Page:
Apple hardware priced so high that no one wants to buy it? It's 1983 all over again


Re: Lisa was more minicomputer than PC

>> The Lisa team came from DEC where they had been building minicomputers so Lisa had the capabilities of a minicomputer of the time,

Nice fantasy, but not even close. A pastiche of the real thing, more like it :-)...


Re: Workstations

You can't compare Lisa with things like SGI, Sun, HP or any of the other workstation vendors. It's like comparing a Trabant to a Mercedes. They both look shiny and new, but the difference is under hood. Quality costs money, both in develpment, manufacture and support. You bought a higher end machine and you could be pretty sure there would be no bait & switch, it would work as per spec and have uptimes of years. Old engineering saying: Cost, reliabilty or performance, pick any two :-)...



No, 68020 on all Sun 3's bar the 3/80, which was 68030. Had memory management capability, though sun used their own gate array device. Restore old Sun machines for fun and from memory, a Sun 3/60 was around $20K. Engineers hat on, insides of Mac were always cheapskate consumer quality, whereas Sun of that time were fully modular, VME bus with loads of peripheral options. More in the Dec Microvax mini class, but much, much faster. SunOs (bdsd derived unix) was a far better os than any pc or mac offering, but was aimed at a different market; technical workstation, industry, academia etc. Of course, SGI were the graphics leaders for years and a even a low end Indy Webforce, IRIX 6.5 box is till pretty impressive for a desktop workstation even if the sw is dated. I ran an Apple II in the early 80's, 6502 hardware and software dev for embedded work. Videx 80 col card, keyboard enhancer, wirewapped printer card, forget what else. Also developed a 128K memory board using the then new 64kx1 devices. Hacked 3.3 dos to turn it into a 128k ssd. Great machine for it's time...

It'll soon be even more illegal to fly drones near UK airports


How about all drones above a defined size have a transponder for identification, just like rest of the world of aviation.. Standard avionics tech and could be made lightweight, cheap and mass produced in China, whatever. Using current standard protocols, could be seen on the screen in airports. Of course, that wouldn't stop the bad guys though...

Open the pod bay doors: Voice of HAL 9000 Douglas Rain dies at 90


Re: Fun IT facts about HAL's song

Another trick is to put a-d converters onto the high and low bytes of the address bus and feed that into the X & Y inputs of a scope. Same with the 8 bit data bus and use that to intensity mod the z axis. A fair bit of hw, but interesting patterns on the screen. Useful for debugging before the whole world + dog had proper logic analysers...

HP Ink should cough up $1.5m for bricking printers using unofficial cartridges – lawsuit


Ditto. Needed an replacement for the old LJ4 and bought an LJ5000N. Big, clunky, double sided, a4 and a3 etc, great for schematic cad, network, low page count and all for less than 100 ukp on Feabay with shipping. That was 11 years ago and have just replaced the toner cart for 20 ukp, original hp, same source. The pro models are designed for 10's thousands of pages a month and wondering if it will ever break. In comparison, inkjets are rubbish, clog up and expensive...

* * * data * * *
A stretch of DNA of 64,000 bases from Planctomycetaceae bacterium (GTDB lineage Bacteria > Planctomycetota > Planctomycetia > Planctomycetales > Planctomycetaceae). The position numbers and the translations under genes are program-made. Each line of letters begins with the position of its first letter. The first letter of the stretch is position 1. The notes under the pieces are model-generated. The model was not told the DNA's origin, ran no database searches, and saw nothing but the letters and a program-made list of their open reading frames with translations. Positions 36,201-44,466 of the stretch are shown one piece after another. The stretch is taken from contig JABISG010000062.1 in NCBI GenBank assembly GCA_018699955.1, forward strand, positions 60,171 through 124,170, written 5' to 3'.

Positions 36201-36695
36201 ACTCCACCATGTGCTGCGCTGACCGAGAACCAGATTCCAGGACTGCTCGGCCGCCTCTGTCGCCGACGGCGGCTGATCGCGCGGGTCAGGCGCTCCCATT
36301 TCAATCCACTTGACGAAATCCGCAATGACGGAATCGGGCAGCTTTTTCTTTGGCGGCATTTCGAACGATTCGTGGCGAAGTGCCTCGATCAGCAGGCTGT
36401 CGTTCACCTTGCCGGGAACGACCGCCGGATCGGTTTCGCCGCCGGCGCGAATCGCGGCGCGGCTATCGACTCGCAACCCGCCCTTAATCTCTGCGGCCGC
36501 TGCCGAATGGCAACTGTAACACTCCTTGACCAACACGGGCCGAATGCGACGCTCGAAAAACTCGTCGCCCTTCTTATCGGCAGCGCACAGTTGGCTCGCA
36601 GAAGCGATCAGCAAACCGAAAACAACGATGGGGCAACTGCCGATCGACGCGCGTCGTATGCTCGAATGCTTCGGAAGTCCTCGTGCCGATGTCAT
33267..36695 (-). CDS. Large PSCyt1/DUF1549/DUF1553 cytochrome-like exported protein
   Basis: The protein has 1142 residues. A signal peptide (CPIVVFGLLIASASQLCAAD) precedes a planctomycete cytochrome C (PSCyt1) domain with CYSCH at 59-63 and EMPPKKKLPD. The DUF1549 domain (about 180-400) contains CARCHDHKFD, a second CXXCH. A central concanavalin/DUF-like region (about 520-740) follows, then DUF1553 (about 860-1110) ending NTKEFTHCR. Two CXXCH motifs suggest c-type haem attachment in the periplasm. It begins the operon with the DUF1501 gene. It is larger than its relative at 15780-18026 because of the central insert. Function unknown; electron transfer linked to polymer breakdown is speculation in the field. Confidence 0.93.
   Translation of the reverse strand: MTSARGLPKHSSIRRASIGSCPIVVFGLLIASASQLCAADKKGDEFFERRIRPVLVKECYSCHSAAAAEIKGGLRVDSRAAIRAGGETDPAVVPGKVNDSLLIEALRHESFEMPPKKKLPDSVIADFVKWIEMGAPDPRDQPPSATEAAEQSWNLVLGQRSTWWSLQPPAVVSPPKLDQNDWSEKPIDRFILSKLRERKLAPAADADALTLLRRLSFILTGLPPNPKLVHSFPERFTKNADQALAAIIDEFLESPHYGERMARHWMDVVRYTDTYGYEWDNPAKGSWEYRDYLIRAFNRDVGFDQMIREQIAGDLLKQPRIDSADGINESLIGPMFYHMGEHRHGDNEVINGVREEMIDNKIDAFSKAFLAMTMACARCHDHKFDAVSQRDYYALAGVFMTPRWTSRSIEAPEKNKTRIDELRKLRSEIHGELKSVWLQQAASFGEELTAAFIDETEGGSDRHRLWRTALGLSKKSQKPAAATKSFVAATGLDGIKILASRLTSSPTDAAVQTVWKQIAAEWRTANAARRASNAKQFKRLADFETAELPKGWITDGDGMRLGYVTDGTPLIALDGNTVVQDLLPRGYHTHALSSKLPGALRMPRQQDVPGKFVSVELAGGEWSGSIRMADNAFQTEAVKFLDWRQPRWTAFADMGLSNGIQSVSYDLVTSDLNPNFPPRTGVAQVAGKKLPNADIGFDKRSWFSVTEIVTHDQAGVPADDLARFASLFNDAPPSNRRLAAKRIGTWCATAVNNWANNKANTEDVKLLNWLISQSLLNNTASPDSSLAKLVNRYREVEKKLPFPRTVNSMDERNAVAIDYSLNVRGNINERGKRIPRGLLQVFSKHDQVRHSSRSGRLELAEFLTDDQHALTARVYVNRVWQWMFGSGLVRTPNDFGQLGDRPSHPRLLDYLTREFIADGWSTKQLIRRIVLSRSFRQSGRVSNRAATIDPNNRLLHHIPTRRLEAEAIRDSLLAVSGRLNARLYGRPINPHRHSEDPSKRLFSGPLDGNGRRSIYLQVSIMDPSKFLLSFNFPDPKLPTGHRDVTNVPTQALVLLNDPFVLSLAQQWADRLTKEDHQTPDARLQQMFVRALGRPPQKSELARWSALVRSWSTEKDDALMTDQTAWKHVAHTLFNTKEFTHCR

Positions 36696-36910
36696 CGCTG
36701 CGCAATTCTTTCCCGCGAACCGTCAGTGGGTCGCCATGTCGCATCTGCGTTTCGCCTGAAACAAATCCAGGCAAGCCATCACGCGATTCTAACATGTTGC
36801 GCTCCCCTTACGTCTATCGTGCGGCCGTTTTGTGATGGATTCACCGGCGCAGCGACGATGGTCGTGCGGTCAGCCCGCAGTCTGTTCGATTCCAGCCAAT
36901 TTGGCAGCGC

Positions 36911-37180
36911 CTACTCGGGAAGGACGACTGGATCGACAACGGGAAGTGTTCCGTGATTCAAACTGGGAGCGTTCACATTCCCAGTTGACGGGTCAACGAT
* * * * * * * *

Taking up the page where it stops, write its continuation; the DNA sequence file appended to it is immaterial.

IPv6 growth is slowing and no one knows why. Let's see if El Reg can address what's going on


"If everybody did that, the honest answer for that IPv7 would probably be IPv4 with the addition of an extra 2 coulons to the address space, leaving everything else the fuck alone."

That's the most sensible comment in this thread, and is an engineering solution that solves the problem at hand. No added BS just for the sake of goldplating things. Trouble is, protocols are designed by committees, with each member wanting an input.

There's also the serious security issue when every device on the net must have unique worldwide identifier, rather than being behind nat, which again was an engineering solution designed to solve a particular problem. IPV6 is disabled in everything here, and even removed from kernel rebuild options...

You love Systemd – you just don't know it yet, wink Red Hat bods


Re: Ahhh SystemD

Agreed, Solaris svcadm and svcs etc are an example of how it should be done. A layered approach maintaining what was already there, while adding functionality for management purposes. Keeps all the old text based log files and uses xml scripts (human readable and editable) for higher level functions. Afaics, systemd is a power grab by red hat and an ego trip for it's primary developer. Dumped bloatware Linux in favour of FreeBSD and others after Suse 11.4, though that was bad enough with Gnome 3...

Windows Notepad fixed after 33 years: Now it finally handles Unix, Mac OS line endings


The Earth Moves

Over 4 pages of replies, must be a major fix for MS then :-/. Never used much here, but PFE in the old days, then NP++, which has a the essential rectangular cut and paste. On PDP & VAX, EDT for 5 or 6 years. On several unix variants, still using NEDIT, does every thing this programmer needs from an editor and can be built from source in minutes...

Pentagon in uproar: 'China's lasers' make US pilots shake in Djibouti


shake in Djibouti ?, no, "Sheik Djibouti"...